Our principal findings are that C. tetani was cultured frequently from study participants’ stool samples, and approximately half of the participants’ stool samples contained toxigenic strains, with a comparable detection rate between the cases and control subjects. High isolation rates occurred in patients with tetanus, who are often manual workers from rural locations, but we also observed high rates in control subjects. A potential limitation of our study is that control subjects, although matched for age and gender, were not matched for occupation. We found that control subjects were more likely to be Ho Chi Minh City residents with a lower likelihood of working in manual occupations. However, in view of our findings of high C. tetani isolation rates in control subjects, our study may indicate that C. tetani carriage is common in both rural and urban populations in Vietnam.

We found that 15% of tetanus cases had unknown entry sites. This number is less than previously reported (approximately 25%)14 and may be the result of the very careful search we made for these sites in our study. We did not find evidence supporting increased gastrointestinal isolation of C. tetani in patients with unknown entry sites, which suggests the gastrointestinal tract is not an important portal of entry for C. tetani. Because the majority of clinically identified entry sites in our study were small minor wounds or abrasions, it is possible that wounds in those with unknown entry sites may have healed before admission. Although most tetanus cases had toxigenic C. tetani isolated from stool samples, only a small number had toxigenic C. tetani isolated concurrently from clinically identified wounds. This may be the result of a failure to identify correctly the true entry portal or sampling after initial wound cleansing. The dissimilarities in genetic sequences between individuals’ isolates suggests wound and stool strains were often different; however, we were only able to obtain genetic sequencing in paired samples in a small number of patients.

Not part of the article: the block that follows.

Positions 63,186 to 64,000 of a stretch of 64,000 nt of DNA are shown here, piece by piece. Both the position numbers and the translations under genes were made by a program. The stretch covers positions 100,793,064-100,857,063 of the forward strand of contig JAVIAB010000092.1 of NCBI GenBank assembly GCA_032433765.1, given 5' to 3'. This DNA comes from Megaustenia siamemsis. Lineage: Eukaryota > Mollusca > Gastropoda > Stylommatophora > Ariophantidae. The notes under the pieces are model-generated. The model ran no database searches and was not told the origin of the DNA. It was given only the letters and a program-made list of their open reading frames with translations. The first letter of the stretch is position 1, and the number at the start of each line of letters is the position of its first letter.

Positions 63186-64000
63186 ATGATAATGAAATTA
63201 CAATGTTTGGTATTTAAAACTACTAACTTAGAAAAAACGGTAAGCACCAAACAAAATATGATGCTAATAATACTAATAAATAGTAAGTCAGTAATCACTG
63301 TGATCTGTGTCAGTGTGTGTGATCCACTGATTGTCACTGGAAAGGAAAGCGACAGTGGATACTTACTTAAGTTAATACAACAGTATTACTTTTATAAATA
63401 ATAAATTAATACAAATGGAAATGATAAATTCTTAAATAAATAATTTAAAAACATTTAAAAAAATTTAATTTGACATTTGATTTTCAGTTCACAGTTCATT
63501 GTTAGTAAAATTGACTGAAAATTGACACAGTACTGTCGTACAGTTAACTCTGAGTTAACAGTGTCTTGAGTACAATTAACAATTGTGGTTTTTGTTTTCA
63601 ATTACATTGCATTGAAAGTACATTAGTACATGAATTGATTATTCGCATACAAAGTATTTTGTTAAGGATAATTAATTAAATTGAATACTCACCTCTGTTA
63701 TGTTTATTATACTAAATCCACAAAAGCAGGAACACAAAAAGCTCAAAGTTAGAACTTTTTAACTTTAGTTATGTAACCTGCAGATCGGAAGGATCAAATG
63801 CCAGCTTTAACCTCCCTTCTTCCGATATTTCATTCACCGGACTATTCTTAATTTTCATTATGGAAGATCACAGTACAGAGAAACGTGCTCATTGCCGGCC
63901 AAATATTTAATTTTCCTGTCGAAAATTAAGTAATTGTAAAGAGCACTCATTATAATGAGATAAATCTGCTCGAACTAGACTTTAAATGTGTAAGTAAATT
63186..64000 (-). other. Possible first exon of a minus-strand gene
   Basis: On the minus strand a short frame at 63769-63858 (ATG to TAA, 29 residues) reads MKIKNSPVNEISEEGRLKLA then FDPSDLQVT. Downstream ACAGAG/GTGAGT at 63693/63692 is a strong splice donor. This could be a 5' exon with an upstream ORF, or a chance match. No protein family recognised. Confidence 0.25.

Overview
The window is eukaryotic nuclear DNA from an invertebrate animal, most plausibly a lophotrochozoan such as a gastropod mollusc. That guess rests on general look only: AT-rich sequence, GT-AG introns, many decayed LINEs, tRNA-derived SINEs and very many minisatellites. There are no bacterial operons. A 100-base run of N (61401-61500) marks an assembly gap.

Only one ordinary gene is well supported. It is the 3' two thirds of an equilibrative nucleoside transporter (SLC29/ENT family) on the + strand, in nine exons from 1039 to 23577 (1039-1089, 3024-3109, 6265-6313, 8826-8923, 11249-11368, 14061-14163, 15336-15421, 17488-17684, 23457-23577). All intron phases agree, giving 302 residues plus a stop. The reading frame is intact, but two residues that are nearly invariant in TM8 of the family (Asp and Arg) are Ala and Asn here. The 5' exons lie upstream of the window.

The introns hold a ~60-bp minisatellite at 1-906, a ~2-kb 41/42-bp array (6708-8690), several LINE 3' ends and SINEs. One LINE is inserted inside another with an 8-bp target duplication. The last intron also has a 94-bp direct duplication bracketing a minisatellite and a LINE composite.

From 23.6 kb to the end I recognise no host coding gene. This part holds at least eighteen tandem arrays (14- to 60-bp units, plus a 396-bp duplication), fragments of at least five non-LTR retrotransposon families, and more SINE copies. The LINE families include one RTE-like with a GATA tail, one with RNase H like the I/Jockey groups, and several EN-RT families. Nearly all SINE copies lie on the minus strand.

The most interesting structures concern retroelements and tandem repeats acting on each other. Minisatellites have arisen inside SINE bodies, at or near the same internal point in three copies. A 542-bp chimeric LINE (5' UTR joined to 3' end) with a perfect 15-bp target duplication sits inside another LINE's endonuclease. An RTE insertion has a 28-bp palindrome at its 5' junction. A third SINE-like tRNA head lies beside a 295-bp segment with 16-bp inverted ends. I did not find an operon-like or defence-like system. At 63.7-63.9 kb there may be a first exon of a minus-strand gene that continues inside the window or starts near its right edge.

It is possible that the C. tetani cultured from stool samples represents only the brief transit of ingested C. tetani spores through the gastrointestinal tract. Because we did not collect longitudinal stool samples, we cannot confirm whether persistent carriage was occurring. Literature reports have noted that C. tetani was cultured for only 4 days in stool samples from horses and mice after being fed C. tetani spores,6,7 but it was cultured for several months in Chinese hospital patients fed a “hospital diet.”8